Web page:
Monday, April 17, 2017

Nurturing Nature: The Educator's Role in Nature Play

Chris Whitmire and I recently did a presentation on Nurturing Nature: The Educator's Role in Nature Play. We had three objectives for our training:

We started with a continuum. How much time are providers spending outside? 

We allowed educators to consider what is nature play, sharing their own definitions on the topic. We shared the following definition: 

"Natural Play challenges and fascinates children and teaches them about the wonders and intricacies of the natural world while they explore and play within it. It is intuitive and unstructured, constructive (or deconstructive), and timeless, encouraging interaction with natural materials, features, indigenous vegetation, and creative landforms. Natural Play is often a blend of materials and experiences to create purposely complex interplays of natural and environmental objects." 
                                                          – Oregon Natural Play Initiative Definition of Nature Play


Oregon Natural Play Initiative also shared 5 distinct types of nature play, including the following:

Think of playgrounds, activities with a specific end. 

Think of taking advantage of the moment, unexpected natural play, using the landscape as a partner in play.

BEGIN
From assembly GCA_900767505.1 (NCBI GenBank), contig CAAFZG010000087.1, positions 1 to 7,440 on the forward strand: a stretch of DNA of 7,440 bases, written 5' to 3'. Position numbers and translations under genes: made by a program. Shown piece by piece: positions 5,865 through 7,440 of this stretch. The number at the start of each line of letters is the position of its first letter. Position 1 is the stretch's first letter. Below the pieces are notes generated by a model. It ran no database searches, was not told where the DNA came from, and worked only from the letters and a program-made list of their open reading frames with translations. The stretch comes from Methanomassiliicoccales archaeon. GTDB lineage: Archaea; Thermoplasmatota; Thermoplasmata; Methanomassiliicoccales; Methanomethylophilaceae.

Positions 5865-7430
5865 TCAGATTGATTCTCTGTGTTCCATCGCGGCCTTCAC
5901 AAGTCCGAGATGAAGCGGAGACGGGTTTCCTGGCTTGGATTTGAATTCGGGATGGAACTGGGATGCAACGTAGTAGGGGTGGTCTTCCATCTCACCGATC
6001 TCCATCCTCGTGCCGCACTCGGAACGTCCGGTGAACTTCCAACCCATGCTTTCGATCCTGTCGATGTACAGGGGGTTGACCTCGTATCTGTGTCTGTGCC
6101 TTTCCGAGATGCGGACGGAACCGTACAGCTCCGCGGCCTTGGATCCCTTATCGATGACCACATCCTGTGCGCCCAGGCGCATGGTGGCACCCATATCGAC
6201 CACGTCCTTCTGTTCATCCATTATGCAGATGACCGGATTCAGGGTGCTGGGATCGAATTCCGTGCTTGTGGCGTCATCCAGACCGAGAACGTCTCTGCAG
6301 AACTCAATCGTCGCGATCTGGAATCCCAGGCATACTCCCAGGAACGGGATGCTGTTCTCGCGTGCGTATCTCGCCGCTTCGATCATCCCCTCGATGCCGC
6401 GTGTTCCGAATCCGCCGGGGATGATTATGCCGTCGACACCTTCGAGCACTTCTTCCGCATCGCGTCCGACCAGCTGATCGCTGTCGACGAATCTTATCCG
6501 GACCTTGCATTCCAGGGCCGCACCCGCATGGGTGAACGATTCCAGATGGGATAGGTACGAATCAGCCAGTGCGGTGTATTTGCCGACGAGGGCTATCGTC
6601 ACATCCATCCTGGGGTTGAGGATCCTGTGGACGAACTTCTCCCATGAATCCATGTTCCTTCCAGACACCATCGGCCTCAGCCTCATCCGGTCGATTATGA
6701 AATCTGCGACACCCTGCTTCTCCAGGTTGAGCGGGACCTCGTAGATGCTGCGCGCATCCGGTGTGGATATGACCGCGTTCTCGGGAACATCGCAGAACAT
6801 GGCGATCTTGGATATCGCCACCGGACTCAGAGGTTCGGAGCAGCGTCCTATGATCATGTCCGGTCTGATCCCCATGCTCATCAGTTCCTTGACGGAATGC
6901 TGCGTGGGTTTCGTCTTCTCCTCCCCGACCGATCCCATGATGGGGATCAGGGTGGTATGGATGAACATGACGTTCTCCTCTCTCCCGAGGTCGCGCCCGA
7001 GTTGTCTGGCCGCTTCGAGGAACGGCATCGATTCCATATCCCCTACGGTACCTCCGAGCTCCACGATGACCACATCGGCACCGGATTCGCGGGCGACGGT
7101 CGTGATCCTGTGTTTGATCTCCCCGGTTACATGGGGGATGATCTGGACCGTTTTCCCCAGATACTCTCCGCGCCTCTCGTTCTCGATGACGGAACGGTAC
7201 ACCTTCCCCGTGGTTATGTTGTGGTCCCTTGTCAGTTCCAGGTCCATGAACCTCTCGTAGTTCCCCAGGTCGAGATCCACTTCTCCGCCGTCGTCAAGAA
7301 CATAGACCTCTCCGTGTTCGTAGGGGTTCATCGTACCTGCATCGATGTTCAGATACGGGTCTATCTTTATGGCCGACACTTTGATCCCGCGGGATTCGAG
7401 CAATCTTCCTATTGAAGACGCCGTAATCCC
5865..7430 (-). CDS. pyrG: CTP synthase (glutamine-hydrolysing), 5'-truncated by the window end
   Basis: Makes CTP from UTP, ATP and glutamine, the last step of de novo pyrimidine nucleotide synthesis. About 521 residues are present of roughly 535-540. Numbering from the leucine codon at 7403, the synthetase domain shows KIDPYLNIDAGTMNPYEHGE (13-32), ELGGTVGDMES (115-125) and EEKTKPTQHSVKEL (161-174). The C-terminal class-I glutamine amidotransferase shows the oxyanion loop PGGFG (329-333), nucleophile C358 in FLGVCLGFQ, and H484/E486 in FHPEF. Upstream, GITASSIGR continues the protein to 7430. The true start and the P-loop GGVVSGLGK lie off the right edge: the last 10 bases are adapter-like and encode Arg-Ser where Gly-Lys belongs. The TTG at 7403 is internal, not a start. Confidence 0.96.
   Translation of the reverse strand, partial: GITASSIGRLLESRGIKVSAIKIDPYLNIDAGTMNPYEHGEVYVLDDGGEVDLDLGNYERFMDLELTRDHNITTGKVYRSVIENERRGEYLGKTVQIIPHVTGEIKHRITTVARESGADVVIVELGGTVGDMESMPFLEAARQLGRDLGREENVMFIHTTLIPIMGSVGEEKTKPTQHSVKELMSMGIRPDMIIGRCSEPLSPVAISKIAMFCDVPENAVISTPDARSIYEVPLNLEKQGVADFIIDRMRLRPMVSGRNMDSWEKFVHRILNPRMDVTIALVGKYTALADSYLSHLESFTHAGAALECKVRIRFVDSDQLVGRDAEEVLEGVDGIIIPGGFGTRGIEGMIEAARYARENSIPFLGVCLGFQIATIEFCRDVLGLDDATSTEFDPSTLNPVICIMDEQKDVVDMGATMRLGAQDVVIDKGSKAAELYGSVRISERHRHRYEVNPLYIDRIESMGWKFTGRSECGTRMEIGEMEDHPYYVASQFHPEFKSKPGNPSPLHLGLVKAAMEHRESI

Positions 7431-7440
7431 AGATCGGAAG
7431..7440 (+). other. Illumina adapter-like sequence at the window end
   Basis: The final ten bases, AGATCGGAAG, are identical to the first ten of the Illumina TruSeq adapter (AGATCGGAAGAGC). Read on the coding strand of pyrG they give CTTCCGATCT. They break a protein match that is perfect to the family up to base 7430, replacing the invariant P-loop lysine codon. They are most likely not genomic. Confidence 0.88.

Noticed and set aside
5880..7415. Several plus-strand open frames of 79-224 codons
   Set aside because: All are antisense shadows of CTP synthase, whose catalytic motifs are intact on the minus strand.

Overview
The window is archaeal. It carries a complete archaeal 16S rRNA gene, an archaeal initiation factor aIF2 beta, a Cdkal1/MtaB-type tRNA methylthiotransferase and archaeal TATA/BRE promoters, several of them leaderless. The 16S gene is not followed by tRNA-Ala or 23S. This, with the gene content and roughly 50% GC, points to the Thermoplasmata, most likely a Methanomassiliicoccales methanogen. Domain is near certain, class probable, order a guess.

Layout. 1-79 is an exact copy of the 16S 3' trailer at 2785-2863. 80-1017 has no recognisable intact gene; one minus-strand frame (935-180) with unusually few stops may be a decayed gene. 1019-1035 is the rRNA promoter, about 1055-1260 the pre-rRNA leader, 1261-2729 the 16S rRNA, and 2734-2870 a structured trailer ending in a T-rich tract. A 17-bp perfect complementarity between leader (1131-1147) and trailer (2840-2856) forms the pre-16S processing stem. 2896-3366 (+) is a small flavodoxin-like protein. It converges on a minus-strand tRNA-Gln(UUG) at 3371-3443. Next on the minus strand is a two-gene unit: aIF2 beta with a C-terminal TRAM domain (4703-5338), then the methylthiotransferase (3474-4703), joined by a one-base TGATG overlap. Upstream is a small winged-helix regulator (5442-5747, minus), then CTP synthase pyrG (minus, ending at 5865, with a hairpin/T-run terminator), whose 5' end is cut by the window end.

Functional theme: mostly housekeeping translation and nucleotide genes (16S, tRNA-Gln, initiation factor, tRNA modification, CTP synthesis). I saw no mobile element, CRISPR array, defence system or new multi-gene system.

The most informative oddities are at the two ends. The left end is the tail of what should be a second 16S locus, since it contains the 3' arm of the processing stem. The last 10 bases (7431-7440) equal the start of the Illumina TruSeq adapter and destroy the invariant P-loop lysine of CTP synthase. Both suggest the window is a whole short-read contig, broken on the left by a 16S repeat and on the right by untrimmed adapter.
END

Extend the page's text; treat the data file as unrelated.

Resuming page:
A child is building confidence in being out on their own, taking more risks, and judging safety measures. 

Through informal and more formal education, nature becomes the subject and tool for learning. 

Daily nature includes the general, every day learning that happens in our backyards, while running errands, and by noticing nature around us. 

There are many benefits to nature play, or outdoor free play, such as the suggestions listed in this info graphic from Caileigh Flannigan, an outdoor play advocate. 

Kenny Balantine from Nature Kids Institute recommends how often we should engage with the wild, advocating for daily outdoor nature play. 


We also looked at the barriers to nature play and brainstormed ways to get around these for outdoor play, with this infographic about Pathways to Play: Overcoming Nature Play Barriers.

This video by Nature Play (a beautiful film!) gives a good intro narrated by Richard Louv to the movement toward nature play:



We moved into developing a sense of wonder at this point as we debriefed watching the clip, sharing the following quote by Mary Paleologos

Once again another continuum to help us understand our staff better. 

The definition of wonder!


How comfortable do educators feel in facilitating nature play?

We moved into direct experiences and inquiry based learning as part of nature as an educator.

We had an experience to first just describe what we saw in the picture. Later we passed sweet gum balls out and investigated them up close! What a richer experience to have real experiences with real nature!

Rachel Carson's Sense of Wonder is a great example of a knowledgable person who could set aside her own agenda in order to explore the natural world to explore nature with her nephew. A new version of her book is coming out, though I've also enjoyed the earlier copy.